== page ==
A bit about aphids: Protect your garden

By Joan Allen - UConn Home & Garden Education Center
Featured Article - posted Thu., Jun. 20, 2013
Contributed
Photo by Deb Tyser, UConn Soil Nutrient Analysis Lab. - Contributed Photo

Anyone who grows plants of any kind, whether it’s houseplants, trees, perennials, herbs or vegetables and fruits, probably has a little bit of familiarity with aphids. There are more than 4,000 aphid species, and more than 250 of them are important plant pests. Some aphids feed only on one specific host plant, while others are happy to dine on hundreds of different plants.

Aphids have tiny, pear-shaped bodies with long, delicate antennae and legs. Most range in size from 1/16 to 1/8 inch in length. Colors include the common yellow to green shades and more striking colors including reds, browns and black. Aphids that feed on various host plants may take on the color of the sap of the plant they are feeding on, so some species will be found in an assortment of colors. A pair of tube-like cornicles is located on the upper rear area of the abdomen. The color and length of the cornicles can aid in identification. A few aphids produce a whitish, waxy exudates that forms a coating on their backs, giving them a fuzzy or waxy appearance. These are called woolly aphids. For most garden aphid problems, the identification of the aphid species is not necessary to select effective control measures when needed.

Aphids feed on plants by piercing cells and ingesting sap through a hollow stylet-type mouth part. Plant sap is high in sugars, and as the sap passes through the aphid’s digestive tract, some of the sugars are removed and used by the aphid. Quite a bit of sugar remains in the sap, and this is excreted as a liquid known as honeydew. Honeydew is attractive food for some ants. Ants may be seen where there is an aphid population, and they will protect the ants from predators. Where aphids are numerous, honeydew can accumulate on any surface below them, including leaves, cars, patios, etc., and create a nuisance. It is sticky and may be colonized by sooty mold fungi that give the surface a black coating.

But do aphids live on sugar alone? No. All animals also need amino acids, the building blocks of proteins. A bacterial resident inside special cells within aphids converts glutamate, a metabolic waste product, into amino acids that can be used by the aphid.

What symptoms do aphids cause on their host plants? Most healthy plants can tolerate a small to medium amount of aphid feeding. When conditions allow a large population to build up, plant injury can occur. Symptoms caused by aphid feeding include yellowing, wilting, stunting and deformed growth. Some aphids inject a toxin into the host plant during feeding and this can lead to deformity. Curled leaves that result from this provide shelter to the aphids that congregate inside.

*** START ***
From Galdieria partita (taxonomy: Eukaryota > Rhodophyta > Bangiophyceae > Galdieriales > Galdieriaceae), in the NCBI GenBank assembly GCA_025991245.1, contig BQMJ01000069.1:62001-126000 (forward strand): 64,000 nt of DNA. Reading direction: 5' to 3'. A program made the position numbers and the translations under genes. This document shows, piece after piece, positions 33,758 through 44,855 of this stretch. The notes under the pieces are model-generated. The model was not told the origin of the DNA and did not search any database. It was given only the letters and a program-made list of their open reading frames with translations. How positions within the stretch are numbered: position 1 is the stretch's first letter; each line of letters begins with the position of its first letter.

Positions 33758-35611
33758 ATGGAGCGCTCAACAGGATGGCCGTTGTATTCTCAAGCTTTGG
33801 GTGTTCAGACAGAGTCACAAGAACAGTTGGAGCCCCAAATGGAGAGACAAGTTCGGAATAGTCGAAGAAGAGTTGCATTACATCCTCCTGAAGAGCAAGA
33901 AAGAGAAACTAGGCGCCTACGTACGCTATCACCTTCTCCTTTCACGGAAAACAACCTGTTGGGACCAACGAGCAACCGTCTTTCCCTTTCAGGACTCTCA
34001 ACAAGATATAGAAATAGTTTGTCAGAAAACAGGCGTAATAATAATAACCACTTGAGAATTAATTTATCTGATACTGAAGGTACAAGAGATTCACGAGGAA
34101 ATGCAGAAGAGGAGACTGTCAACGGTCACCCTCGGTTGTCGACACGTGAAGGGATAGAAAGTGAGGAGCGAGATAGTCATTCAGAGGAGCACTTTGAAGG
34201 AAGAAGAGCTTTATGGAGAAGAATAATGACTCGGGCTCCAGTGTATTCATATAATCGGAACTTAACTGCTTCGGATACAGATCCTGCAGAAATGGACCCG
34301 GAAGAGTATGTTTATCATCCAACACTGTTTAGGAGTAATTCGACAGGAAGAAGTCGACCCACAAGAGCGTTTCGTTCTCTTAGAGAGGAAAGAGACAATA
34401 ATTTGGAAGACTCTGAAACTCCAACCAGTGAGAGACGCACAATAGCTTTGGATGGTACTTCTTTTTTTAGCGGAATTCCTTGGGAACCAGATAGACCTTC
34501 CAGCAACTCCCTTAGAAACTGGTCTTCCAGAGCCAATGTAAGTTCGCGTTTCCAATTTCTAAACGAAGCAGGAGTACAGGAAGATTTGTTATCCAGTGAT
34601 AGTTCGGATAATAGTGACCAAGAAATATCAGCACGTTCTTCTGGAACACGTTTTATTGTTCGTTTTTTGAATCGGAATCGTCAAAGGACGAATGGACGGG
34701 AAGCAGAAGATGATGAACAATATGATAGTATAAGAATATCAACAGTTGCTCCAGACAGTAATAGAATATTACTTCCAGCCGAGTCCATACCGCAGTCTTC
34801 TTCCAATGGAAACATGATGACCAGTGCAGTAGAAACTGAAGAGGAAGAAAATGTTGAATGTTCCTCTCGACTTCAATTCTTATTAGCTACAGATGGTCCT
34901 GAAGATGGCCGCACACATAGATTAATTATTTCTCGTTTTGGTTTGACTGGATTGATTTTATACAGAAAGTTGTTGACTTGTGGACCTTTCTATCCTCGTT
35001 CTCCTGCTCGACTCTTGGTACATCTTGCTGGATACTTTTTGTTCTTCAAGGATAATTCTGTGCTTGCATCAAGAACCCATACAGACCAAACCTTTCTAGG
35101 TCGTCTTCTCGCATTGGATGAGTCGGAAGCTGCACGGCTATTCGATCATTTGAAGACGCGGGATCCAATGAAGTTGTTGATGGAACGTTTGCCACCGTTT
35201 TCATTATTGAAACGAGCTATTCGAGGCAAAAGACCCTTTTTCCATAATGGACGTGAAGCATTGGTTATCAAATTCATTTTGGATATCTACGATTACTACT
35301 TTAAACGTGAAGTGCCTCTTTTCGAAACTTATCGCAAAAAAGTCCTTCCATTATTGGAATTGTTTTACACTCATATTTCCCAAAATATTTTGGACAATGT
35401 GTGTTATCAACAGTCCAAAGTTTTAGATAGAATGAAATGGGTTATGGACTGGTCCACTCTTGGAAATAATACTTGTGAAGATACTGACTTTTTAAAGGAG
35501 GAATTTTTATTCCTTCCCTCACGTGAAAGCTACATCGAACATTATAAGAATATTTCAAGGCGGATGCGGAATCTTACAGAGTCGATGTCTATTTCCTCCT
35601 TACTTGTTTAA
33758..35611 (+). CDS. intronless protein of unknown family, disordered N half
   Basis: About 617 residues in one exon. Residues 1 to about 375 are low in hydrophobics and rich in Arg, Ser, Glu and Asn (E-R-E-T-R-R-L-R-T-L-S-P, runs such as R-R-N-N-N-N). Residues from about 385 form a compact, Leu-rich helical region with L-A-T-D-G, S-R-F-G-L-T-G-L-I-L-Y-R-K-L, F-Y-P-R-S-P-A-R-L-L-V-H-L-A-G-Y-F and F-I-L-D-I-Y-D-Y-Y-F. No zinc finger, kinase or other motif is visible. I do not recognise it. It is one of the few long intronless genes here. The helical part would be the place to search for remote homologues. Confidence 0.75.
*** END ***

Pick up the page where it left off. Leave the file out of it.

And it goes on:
An important impact of aphids is that some species vector damaging plant viruses. In some cases, control of the aphid vector is one effective component of controlling the virus. In other cases, the characteristics of how the virus is harbored and transmitted by the aphid make vector control ineffective. For this reason, it is important to identify the virus and vector when this is suspected.

To protect your plants from aphids, monitor them early in the season so you will notice if populations begin to build up. Aphids are most active during the cooler weather of spring, early summer and fall. They can be found on stems, bark, leaves, flowers and even roots. Many prefer the undersides of leaves, so be sure to turn the leaves over and check for them there. When monitoring, also look for signs of parasites and predators of aphids. The naturally-occurring beneficial insects are often effective at keeping the aphid population in check. Predators include lady beetles and their larvae, and lacewing larvae. Parasites include species of wasps and flies. A parasitic wasp lays an egg inside the aphid. The larva consumes the insides of the aphid then emerges through a small hole that it makes in the aphids body. When monitoring, look for brown, swollen “mummies” of aphids with the tiny exit holes on their abdomens. Aphids have been noted kicking at the wasp to prevent egg-laying!

Large populations of aphids can be dislodged from the host plant using a strong spray from a garden hose. Most of the aphids will be injured or disoriented enough that they will not be able to find their way back to the plant. In some cases, a chemical product may be warranted. Insecticidal soaps and horticultural oils are the safest for beneficial insects. Broad spectrum chemical insecticides are more likely to kill the parasites and predators that should be encouraged and preserved. Whenever using pesticides, make sure the product is labeled for both the pest and the plant type that it is being applied for.

For more information on aphids and other garden and landscape pests, contact the UConn Home & Garden Education Center toll-free at 877-486-6271 or by e-mail at ladybug@uconn.edu.


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